A couple weeks ago I received an e-mail from a person representing a drug and alcohol treatment center out in the rural South. He wanted me to put a link to his program on my website. I thought I’d share part of the request and explain why I would not agree to do that (for anyone who is interested in how I look at such things).Continue Reading How Are Things Down on the Ranch?
I would like to encourage you to visit the website of Meg Coyne, LCSW, and Coyne Counseling. Meg is an experienced and skilled couple and family therapist who trained at the program of the Chicago Center for Family Health, under renowned family therapist Froma Walsh, Ph.D. Coyne Counseling is located at 22 W. Washington, Floor 15, #78, Chicago, IL 60602. This is in the Block 37 building at State and Washington, and is convenient to most areas of the Loop. Meg accepts Blue Cross-Blue Shield insurance and has a sliding scale for those who do not have (or do not wish to use) insurance coverage. She has a training partnership with the Adler School of Professional Psychology, for which I am most appreciative.
Coyne Counseling’s website is www.coyne-counseling.com.
Meg has special interests in helping couples with issues of intimacy and sexual problems, child behavior and parenting, divorce, and co-parenting. She will be running a parenting education group in the near future, so please contact her if you are interested in learning more about the use of encouragement, and logical and natural consequences, in parenting both young children and teenagers.
I was interviewed for an article in Addiction Professional magazine, on the subject of “Training for New Settings.” The author also spoke to my colleague, Dr. Joseph Troiani, who is the director of the Substance Abuse Certificate Program at Adler School of Professional Psychology. The article examined new developments in treatment and the implications for training new professionals. Here is a link to the article:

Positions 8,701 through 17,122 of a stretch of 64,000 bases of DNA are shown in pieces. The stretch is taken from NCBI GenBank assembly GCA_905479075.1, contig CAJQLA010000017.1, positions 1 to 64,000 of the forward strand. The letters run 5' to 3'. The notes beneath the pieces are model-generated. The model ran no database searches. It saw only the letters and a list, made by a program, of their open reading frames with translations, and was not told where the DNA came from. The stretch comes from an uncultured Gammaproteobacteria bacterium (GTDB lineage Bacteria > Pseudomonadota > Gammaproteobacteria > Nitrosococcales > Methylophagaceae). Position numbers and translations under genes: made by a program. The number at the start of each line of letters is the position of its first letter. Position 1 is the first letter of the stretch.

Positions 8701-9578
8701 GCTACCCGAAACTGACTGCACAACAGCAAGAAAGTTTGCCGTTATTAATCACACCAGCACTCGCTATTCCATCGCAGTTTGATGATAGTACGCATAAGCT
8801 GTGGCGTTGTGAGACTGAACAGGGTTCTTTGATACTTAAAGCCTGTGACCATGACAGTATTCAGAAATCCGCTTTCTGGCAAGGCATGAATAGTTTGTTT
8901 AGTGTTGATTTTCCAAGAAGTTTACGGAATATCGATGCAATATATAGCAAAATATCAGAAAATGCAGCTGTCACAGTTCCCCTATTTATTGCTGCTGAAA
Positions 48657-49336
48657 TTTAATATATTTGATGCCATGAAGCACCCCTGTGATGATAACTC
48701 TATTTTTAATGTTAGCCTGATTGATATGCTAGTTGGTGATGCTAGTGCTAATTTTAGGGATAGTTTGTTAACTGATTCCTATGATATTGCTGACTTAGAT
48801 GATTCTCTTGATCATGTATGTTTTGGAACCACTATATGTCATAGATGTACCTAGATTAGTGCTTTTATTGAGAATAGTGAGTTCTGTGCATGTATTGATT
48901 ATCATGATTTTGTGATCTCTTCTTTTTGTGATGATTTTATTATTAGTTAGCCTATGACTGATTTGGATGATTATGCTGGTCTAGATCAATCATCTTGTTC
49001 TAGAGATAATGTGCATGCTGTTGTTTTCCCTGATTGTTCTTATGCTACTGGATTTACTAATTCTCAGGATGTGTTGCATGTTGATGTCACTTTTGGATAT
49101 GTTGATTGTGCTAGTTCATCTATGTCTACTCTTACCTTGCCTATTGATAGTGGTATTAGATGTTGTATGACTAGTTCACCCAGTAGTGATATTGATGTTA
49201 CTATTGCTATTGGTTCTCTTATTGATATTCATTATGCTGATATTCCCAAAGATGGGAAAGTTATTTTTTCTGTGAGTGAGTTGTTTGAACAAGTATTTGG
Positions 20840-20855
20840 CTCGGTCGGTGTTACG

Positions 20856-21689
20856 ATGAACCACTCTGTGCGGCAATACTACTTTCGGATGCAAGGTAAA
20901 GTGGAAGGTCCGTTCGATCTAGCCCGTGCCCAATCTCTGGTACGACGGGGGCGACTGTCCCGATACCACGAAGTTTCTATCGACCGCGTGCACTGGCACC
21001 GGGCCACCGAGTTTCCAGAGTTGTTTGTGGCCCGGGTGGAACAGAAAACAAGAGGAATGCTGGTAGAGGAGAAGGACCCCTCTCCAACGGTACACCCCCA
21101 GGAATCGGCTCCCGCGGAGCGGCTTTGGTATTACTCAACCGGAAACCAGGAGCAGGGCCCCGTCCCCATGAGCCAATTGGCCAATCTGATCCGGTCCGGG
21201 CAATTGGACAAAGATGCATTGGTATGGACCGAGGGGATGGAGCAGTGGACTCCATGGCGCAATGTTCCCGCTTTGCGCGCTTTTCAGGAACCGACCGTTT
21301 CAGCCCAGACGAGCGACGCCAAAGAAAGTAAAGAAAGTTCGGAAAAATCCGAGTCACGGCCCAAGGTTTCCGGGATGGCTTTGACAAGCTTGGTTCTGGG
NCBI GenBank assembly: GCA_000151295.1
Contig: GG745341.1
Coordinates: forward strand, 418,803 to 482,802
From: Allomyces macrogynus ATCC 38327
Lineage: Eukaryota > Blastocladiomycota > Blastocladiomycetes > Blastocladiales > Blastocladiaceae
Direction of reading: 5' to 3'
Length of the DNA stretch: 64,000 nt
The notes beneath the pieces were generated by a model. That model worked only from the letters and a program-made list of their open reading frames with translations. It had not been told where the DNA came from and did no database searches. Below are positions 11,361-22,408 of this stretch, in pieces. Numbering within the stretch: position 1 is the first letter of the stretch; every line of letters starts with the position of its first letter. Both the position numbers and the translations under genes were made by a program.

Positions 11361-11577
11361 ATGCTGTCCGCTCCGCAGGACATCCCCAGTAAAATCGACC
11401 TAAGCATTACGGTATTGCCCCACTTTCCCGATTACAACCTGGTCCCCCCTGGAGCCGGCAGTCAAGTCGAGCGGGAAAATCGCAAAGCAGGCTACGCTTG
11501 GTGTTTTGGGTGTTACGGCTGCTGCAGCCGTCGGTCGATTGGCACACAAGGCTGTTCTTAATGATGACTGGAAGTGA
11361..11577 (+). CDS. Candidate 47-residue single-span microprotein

Training for New Settings
Whenever I’m at a family event – especially a wedding, christening, or funeral – I find myself recapturing a feeling that things are right and proper. It doesn’t seem to matter whether the event is a happy one or a sad one; it’s the fact that family members are together and we’re re-affirming our connection over time and distance.Continue Reading March of the Generations
I recently attended a training workshop presented by Gateway Foundation at the Adler School of Professional Psychology. The presenter, David Mee-Lee, M.D., was one of the editors of the criteria used by substance abuse counselors to guide placement into treatment. His “take-away” message was that treatment professionals need to become experts at meeting clients “where they are”… Aligning their treatment plan with the actual goals that motivate the client, rather than focusing on getting the client to accept the counselor’s idea of what is needed. This can be a little bit controversial, because the nature of addiction makes it hard for people to see their own situation clearly, even when they know they need to do something about the problems that alcohol or drugs are causing in their lives. Counselors have become used to having to work hard to break through layers of “denial,” as it’s popularly viewed.
Most people think of “rehab” when they hear of someone whose substance use has gotten out of control and is causing problems in their life. We hear of celebrities “going into rehab” – sometimes over and over again. The model program for this was a 28-day residential treatment setting, such as the type of residential treatment used at Hazelden and the Betty Ford Center. These programs evolved over the past 40 to 50 years, and are characterized by being rooted in the 12-step traditions of Alcoholics Anonymous and Narcotics Anonymous.
Continue Reading Advances in Addiction Treatment – 2012